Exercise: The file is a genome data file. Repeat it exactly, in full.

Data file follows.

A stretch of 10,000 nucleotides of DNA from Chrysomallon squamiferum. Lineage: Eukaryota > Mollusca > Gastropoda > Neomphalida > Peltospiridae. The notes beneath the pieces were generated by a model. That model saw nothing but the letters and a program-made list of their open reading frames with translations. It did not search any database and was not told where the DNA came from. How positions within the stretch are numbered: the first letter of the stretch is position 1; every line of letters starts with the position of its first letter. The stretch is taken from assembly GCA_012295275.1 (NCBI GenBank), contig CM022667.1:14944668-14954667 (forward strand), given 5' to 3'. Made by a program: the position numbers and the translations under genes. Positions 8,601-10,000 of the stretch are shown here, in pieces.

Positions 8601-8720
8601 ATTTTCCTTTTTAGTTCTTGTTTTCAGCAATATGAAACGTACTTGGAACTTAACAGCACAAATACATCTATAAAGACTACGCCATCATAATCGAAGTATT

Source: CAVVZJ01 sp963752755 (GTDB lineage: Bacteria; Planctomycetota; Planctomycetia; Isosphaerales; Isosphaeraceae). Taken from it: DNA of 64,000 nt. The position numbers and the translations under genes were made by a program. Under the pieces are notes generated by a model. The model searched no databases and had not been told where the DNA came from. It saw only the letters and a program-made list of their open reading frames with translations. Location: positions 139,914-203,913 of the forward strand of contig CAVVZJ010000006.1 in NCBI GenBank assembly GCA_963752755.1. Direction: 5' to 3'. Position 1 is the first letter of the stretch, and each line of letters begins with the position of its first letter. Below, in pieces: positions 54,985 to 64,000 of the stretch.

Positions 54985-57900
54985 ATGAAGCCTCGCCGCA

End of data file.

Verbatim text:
A stretch of 10,000 nucleotides of DNA from Chrysomallon squamiferum. Lineage: Eukaryota > Mollusca > Gastropoda > Neomphalida > Peltospiridae. The notes beneath the pieces were generated by a model. That model saw nothing but the letters and a program-made list of their open reading frames with translations. It did not search any database and was not told where the DNA came from. How positions within the stretch are numbered: the first letter of the stretch is position 1; every line of letters starts with the position of its first letter. The stretch is taken from assembly GCA_012295275.1 (NCBI GenBank), contig CM022667.1:14944668-14954667 (forward strand), given 5' to 3'. Made by a program: the position numbers and the translations under genes. Positions 8,601-10,000 of the stretch are shown here, in pieces.

Positions 8601-8720
8601 ATTTTCCTTTTTAGTTCTTGTTTTCAGCAATATGAAACGTACTTGGAACTTAACAGCACAAATACATCTATAAAGACTACGCCATCATAATCGAAGTATT

Source: CAVVZJ01 sp963752755 (GTDB lineage: Bacteria; Planctomycetota; Planctomycetia; Isosphaerales; Isosphaeraceae). Taken from it: DNA of 64,000 nt. The position numbers and the translations under genes were made by a program. Under the pieces are notes generated by a model. The model searched no databases and had not been told where the DNA came from. It saw only the letters and a program-made list of their open reading frames with translations. Location: positions 139,914-203,913 of the forward strand of contig CAVVZJ010000006.1 in NCBI GenBank assembly GCA_963752755.1. Direction: 5' to 3'. Position 1 is the first letter of the stretch, and each line of letters begins with the position of its first letter. Below, in pieces: positions 54,985 to 64,000 of the stretch.

Positions 54985-57900
54985 ATGAAGCCTCGCCGCA